Reference is now made to
In procedure 172, a new position to move the catheter to, is determined according to the received signal and according to a topological representation of the lumen system. With reference to
In procedure 174, a moving mechanism is operated to move the catheter to a second position, according to the new determined position. With reference to
In procedure 176, it is determined whether the second position is substantially identical with the new determined position. If the outcome of the comparison is positive, then the method proceeds to procedure 170. Otherwise the method proceeds to procedure 178.
With reference to
With reference to
In procedure 178, at least one corrective movement for moving the catheter is determined. With reference to
In procedure 180, the moving mechanism is directed to move the catheter according to the determined corrective movement. With reference to
It will be appreciated by persons skilled in the art that the disclosed technique is not limited to what has been particularly shown and described hereinabove. Rather the scope of the disclosed technique is defined only by the claims, which follow.
|Cited Patent||Filing date||Publication date||Applicant||Title|
|US4794931 *||Feb 28, 1986||Jan 3, 1989||Cardiovascular Imaging Systems, Inc.||Catheter apparatus, system and method for intravascular two-dimensional ultrasonography|
|US5078140||Sep 23, 1986||Jan 7, 1992||Kwoh Yik S||Imaging device - aided robotic stereotaxis system|
|US5271400 *||Apr 1, 1992||Dec 21, 1993||General Electric Company||Tracking system to monitor the position and orientation of a device using magnetic resonance detection of a sample contained within the device|
|US5318025 *||Apr 1, 1992||Jun 7, 1994||General Electric Company||Tracking system to monitor the position and orientation of a device using multiplexed magnetic resonance detection|
|US5492131||Sep 6, 1994||Feb 20, 1996||Guided Medical Systems, Inc.||Servo-catheter|
|US5638819||Aug 29, 1995||Jun 17, 1997||Manwaring; Kim H.||Method and apparatus for guiding an instrument to a target|
|US5681260 *||Dec 9, 1994||Oct 28, 1997||Olympus Optical Co., Ltd.||Guiding apparatus for guiding an insertable body within an inspected object|
|US5738666||Jul 10, 1996||Apr 14, 1998||Medtronic, Inc.||Slit tip ventricular catheter and method of manufacturing same|
|US5873822||Apr 24, 1996||Feb 23, 1999||Visualization Technology, Inc.||Automatic registration system for use with position tracking and imaging system for use in medical applications|
|US5951571||Sep 19, 1996||Sep 14, 1999||Surgical Navigation Specialist Inc.||Method and apparatus for correlating a body with an image of the body|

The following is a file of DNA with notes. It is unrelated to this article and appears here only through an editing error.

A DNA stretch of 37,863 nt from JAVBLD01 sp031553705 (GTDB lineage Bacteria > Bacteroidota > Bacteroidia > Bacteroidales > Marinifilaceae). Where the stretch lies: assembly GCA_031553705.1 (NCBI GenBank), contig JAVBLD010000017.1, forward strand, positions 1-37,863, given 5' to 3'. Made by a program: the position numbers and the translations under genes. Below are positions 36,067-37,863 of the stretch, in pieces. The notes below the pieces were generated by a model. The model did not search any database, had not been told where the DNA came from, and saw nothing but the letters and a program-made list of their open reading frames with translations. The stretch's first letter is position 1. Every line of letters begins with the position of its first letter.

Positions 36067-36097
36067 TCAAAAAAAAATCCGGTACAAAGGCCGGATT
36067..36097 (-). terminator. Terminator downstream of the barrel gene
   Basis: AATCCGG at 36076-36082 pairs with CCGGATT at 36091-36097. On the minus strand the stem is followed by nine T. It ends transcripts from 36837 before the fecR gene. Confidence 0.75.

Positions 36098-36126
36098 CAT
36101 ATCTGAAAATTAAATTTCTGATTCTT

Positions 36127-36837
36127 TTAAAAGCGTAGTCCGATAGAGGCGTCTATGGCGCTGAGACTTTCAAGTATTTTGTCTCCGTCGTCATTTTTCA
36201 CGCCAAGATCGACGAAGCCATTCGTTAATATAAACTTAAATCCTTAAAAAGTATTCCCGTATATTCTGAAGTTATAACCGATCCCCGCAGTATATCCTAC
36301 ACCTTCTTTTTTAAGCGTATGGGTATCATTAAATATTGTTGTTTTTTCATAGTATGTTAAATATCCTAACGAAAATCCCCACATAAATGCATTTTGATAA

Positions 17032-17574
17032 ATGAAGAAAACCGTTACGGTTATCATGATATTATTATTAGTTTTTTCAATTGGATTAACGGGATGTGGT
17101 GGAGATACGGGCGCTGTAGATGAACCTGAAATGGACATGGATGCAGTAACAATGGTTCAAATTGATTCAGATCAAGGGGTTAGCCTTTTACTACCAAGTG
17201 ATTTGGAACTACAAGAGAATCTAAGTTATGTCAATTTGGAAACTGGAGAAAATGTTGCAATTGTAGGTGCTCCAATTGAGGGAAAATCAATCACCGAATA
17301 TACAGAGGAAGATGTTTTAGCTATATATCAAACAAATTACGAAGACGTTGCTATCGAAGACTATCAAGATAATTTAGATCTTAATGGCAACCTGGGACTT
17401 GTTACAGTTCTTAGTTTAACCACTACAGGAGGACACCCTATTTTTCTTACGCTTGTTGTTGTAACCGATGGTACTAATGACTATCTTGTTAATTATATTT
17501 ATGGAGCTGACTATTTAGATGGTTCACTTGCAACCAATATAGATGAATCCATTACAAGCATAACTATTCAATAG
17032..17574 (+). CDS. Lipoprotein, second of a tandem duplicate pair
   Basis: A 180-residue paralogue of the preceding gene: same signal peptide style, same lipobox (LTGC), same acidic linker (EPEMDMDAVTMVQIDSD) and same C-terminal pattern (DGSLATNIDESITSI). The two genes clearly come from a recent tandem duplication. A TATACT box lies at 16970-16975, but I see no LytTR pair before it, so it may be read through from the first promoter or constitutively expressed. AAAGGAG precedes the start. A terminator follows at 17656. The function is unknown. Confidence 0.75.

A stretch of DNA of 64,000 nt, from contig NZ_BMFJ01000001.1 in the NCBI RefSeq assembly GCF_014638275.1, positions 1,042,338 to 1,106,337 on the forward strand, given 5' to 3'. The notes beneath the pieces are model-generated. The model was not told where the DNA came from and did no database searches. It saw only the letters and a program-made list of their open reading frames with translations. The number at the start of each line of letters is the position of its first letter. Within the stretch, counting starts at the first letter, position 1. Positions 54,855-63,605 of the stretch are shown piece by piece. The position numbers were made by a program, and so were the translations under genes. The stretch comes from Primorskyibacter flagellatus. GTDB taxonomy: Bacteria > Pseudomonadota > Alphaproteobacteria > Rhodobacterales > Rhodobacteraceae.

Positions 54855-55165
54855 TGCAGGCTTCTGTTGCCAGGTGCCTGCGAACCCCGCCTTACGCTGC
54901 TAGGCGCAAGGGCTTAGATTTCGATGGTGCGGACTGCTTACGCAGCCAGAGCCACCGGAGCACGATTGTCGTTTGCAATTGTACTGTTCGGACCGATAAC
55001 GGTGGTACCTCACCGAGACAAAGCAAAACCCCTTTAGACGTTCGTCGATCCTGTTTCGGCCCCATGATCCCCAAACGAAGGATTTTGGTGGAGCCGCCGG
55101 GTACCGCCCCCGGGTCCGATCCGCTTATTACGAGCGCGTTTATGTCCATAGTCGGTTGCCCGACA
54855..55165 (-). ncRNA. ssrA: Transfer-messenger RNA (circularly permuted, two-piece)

|US6015414 *||Aug 29, 1997||Jan 18, 2000||Stereotaxis, Inc.||Method and apparatus for magnetically controlling motion direction of a mechanically pushed catheter|
|US6035856||Mar 6, 1997||Mar 14, 2000||Scimed Life Systems||Percutaneous bypass with branching vessel|
|US6216027||Dec 16, 1997||Apr 10, 2001||Cardiac Pathways Corporation||System for electrode localization using ultrasound|
|US6216029 *||Jul 16, 1996||Apr 10, 2001||Ultraguide Ltd.||Free-hand aiming of a needle guide|
|US6233476 *||May 18, 1999||May 15, 2001||Mediguide Ltd.||Medical positioning system|
|US6259943||Feb 1, 2000||Jul 10, 2001||Sherwood Services Ag||Frameless to frame-based registration system|
|US6288785||Oct 28, 1999||Sep 11, 2001||Northern Digital, Inc.||System for determining spatial position and/or orientation of one or more objects|
|US6304769||Oct 16, 1997||Oct 16, 2001||The Regents Of The University Of California||Magnetically directable remote guidance systems, and methods of use thereof|
|US6314310||Jan 22, 1998||Nov 6, 2001||Biosense, Inc.||X-ray guided surgical location system with extended mapping volume|
|US6470207 *||Mar 23, 1999||Oct 22, 2002||Surgical Navigation Technologies, Inc.||Navigational guidance via computer-assisted fluoroscopic imaging|
|US6501981 *||Sep 8, 2000||Dec 31, 2002||Accuray, Inc.||Apparatus and method for compensating for respiratory and patient motions during treatment|
|US6514237 *||Nov 6, 2000||Feb 4, 2003||Cordis Corporation||Controllable intralumen medical device|
|US6546277||May 24, 1999||Apr 8, 2003||Neutar L.L.C.||Instrument guidance system for spinal and other surgery|
|US6594517||May 12, 1999||Jul 15, 2003||Robin Medical, Inc.||Method and apparatus for generating controlled torques on objects particularly objects inside a living body|
|US6671538||Nov 26, 1999||Dec 30, 2003||Koninklijke Philips Electronics, N.V.||Interface system for use with imaging devices to facilitate visualization of image-guided interventional procedure planning|
|US6725080 *||Mar 1, 2001||Apr 20, 2004||Surgical Navigation Technologies, Inc.||Multiple cannula image guided tool for image guided procedures|
|US6860878 *||Mar 1, 2005||Endovia Medical Inc.||Interchangeable instrument|
|US6892090 *||Aug 19, 2002||May 10, 2005||Surgical Navigation Technologies, Inc.||Method and apparatus for virtual endoscopy|
|US6892091 *||Feb 18, 2000||May 10, 2005||Biosense, Inc.||Catheter, method and apparatus for generating an electrical map of a chamber of the heart|
|US6920347 *||Jun 21, 2002||Jul 19, 2005||Surgical Navigation Technologies, Inc.||Trajectory storage apparatus and method for surgical navigation systems|
|US6947786 *||Feb 28, 2002||Sep 20, 2005||Surgical Navigation Technologies, Inc.||Method and apparatus for perspective inversion|
|US7276044 *||May 3, 2002||Oct 2, 2007||Stereotaxis, Inc.||System and methods for advancing a catheter|
|US20010031919 *||Feb 13, 2001||Oct 18, 2001||Mediguide Ltd||Medical imaging and navigation system|
|US20020042570||Jul 18, 2001||Apr 11, 2002||Biotronik Mess-Und Therapiegeraete Gmbh & Co.||Apparatus for the automatic performance of diagnostic and/or therapeutic actions in body cavites|